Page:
Show the salary value for Ann:
hr[hr$fst=='Ann',3] # same as hr[hr$fst=='Ann',]$salary
[1] 45550


Show the person ID and salary value for Ann:
hr[hr$fst=='Ann',c(1,3)]
pid salary
3 3 45550

Print the person ID and salary value for Ann, using the cat() function:
cat(hr[hr$fst=='Ann',c(1,3)])
Error in cat(hr[hr$fst == "Ann", c(1, 3)]) :
argument 1 (type 'list') cannot be handled by 'cat'
Try this way:
cat(unlist(hr[hr$fst=='Ann',c(1,3)]))
3 45550

Show the Ann's salary record:
ann_record = hr[hr$fst=='Ann',]
ann_record
pid fst salary
3 3 Ann 45550

We know that variable ann_record can't be printed by the cat() function, unless the variable is flattened (unlisted). Let’s see what happened when we do it:
ar = unlist(ann_record)
cat(ar)
3 1 45550
We got an interesting output: pid = 3, fst = 1, and salary = 45550. It all looks reasonable (?) except for fst.
It is supposed to be equal to 'Ann' but it shows 1. Well, if we examine column fst, we will see that it does not show quoted strings.
It also shows the so called levels.
hr$fst
[1] Kim Ben Ann Dru
Levels: Ann Ben Dru Kim
During construction of the frame, R has converted the string vector, first_name, to a factor vector.
All the string data got mapped to integers for faster processing. See the examples for more details.
Let's find out more about the factors assigned to fst strings.
Show column fst as a numeric vector:
fst_fct = as.numeric(hr$fst)
fst_fct
[1] 4 2 1 3
In a database world, we would say that R indexed the names. Notice that the factor values are assigned to the strings
according to the alphabetical order. Kim → 4, Ben → 2, Ann → 1, Dru →3. It is much easier to process ordered data than—random data. It is particularly advantageous when processing large data sets. It is possible (but not advisable) to convert the column to character (string) data.
hr$fst = as.character(hr$fst)
hr$fst
[1] "Kim" "Ben" "Ann" "Dru"
When displaying the entire data frame, hr, the quotes are not shown.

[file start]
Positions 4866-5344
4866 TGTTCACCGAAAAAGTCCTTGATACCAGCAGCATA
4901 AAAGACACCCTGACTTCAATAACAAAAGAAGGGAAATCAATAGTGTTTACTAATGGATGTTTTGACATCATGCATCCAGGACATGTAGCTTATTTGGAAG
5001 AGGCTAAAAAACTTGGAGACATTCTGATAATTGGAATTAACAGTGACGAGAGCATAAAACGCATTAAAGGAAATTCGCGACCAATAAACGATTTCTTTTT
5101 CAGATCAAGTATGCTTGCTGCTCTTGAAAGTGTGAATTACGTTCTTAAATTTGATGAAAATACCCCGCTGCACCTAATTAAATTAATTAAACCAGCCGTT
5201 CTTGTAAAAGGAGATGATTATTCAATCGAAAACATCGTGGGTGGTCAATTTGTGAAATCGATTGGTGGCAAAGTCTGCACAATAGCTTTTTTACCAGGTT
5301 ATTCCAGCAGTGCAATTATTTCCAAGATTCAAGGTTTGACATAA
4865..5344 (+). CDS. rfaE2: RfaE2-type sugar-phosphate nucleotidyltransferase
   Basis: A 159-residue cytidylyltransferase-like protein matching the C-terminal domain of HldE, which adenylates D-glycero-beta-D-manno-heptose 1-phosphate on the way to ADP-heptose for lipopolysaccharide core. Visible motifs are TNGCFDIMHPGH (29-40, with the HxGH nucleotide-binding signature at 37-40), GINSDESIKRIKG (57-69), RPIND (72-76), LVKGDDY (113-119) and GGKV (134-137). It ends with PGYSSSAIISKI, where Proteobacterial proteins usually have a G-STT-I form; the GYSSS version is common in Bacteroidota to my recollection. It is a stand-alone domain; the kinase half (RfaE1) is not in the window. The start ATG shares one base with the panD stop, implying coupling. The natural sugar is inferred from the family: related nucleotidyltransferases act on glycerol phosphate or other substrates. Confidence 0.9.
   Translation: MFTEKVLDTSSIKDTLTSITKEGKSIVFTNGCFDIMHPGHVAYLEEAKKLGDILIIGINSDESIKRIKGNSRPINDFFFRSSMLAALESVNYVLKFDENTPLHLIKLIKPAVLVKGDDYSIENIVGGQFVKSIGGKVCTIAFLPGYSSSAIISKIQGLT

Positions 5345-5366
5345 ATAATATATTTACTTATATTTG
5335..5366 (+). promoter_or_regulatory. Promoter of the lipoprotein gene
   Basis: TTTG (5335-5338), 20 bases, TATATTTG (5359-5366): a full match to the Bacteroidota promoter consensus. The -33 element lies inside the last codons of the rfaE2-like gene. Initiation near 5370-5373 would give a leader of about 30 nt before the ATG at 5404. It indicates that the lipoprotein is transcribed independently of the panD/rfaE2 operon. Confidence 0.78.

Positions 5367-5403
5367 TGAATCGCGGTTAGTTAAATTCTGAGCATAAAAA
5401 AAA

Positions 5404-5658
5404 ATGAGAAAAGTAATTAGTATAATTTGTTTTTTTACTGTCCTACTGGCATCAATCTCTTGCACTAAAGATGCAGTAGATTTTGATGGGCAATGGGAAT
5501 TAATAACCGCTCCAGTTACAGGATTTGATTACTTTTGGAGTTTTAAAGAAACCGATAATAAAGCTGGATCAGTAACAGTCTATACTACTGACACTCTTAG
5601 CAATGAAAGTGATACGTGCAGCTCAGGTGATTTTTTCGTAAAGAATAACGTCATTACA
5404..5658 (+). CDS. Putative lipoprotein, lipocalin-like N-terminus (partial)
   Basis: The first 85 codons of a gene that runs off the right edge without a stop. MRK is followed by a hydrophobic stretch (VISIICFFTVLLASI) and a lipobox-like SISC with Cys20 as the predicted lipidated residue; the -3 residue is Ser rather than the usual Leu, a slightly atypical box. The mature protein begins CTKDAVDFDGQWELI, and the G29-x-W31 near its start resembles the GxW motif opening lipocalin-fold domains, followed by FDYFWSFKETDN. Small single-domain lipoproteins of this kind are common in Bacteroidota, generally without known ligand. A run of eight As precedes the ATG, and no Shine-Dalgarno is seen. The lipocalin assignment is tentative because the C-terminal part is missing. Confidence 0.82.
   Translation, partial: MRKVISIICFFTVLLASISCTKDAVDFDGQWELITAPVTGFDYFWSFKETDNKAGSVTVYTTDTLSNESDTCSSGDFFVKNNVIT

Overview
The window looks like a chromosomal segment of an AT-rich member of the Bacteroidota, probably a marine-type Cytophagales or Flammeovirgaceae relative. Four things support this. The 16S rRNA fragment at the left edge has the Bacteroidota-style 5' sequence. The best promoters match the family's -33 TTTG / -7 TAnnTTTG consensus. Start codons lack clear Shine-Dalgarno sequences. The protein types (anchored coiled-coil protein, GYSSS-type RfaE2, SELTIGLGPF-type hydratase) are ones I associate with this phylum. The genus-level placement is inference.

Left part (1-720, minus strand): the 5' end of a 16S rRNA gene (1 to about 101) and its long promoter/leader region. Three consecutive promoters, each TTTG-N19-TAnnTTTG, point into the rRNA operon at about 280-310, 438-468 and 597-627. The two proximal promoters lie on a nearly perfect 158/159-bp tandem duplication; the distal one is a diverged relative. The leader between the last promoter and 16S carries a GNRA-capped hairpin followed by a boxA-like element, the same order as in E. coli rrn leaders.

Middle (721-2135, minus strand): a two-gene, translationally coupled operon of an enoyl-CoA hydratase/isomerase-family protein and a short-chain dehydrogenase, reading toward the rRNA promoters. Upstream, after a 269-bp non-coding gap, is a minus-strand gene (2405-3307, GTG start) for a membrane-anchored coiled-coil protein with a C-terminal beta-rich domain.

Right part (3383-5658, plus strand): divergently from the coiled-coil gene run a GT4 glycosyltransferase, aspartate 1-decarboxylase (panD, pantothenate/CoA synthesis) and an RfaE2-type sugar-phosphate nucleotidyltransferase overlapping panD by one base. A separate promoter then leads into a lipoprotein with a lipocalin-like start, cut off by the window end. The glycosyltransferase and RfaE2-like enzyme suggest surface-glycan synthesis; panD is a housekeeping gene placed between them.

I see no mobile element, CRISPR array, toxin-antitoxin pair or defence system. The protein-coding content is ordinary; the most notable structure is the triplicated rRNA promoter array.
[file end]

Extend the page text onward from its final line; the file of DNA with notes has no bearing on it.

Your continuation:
hr
pid fst salary
1 1 Kim 75000
2 2 Ben 64500
3 3 Ann 45550
4 4 Dru 92150
As shown above, data frames can be queried. Rows, columns, and their fragments can be filtered out.
Let's try to build a filter that will allow us to select specific rows.
m = nrow(hr)
filter = rep(TRUE, m)
filter
[1] TRUE TRUE TRUE TRUE
hr[filter,]
pid fst salary
1 1 Kim 75000
2 2 Ben 64500
3 3 Ann 45550
4 4 Dru 92150
Since all the values of variable filter, placed at the row reference, are TRUE, all the rows are displayed. Let's modify the filter,
by setting the 2^{nd} and 4^{th} values to FALSE and then repeat the same statement.
filter[c(2,4)] = FALSE
filter
[1] TRUE FALSE TRUE FALSE
hr[filter,]
pid fst salary
1 1 Kim 75000
3 3 Ann 45550
There are many ways to create filters. Let's try a few more examples. First, show records, with salaries below 70,000.
filter = hr$salary < 70000
filter
[1] FALSE TRUE TRUE FALSE
hr[filter,]
pid fst salary
2 2 Ben 64500
3 3 Ann 45550
What about salaries between 60,000 and 80,000?
filter = hr$salary >= 60000 & hr$salary <= 80000
filter
[1] TRUE TRUE FALSE FALSE
hr[filter,]
pid fst salary
1 1 Kim 75000
2 2 Ben 64500
Note: The sqldf library provides powerful functions to query data frames, using SQL.
Let’s get the salaries above the average.
avg_salary = mean(hr$salary)
avg_salary
[1] 69300
filter = hr$salary > avg_salary
filter
hr[filter,]
pid fst salary
1 1 Kim 75000
4 4 Dru 92150

Finally, let’s show data at the intersection of rows 1, 4 and columns 2, 3.
hr[c(1,4),c(2,3)]
fst salary
1 Kim 75000
4 Dru 92150

There are other ways to create data frames. Suppose that we need to gradually add rows to a data frame. We start with an empty frame and we add rows in a loop. The following investment example illustrated this concept. We invest an initial value (e.g. principal = $1,000) at the begining of the first year. At the end of the year we add interest to the investemnt (based on rate = 5%) which gets reinvested at the beginign of the next year. We repeat this procedure for 10 years (term = 10).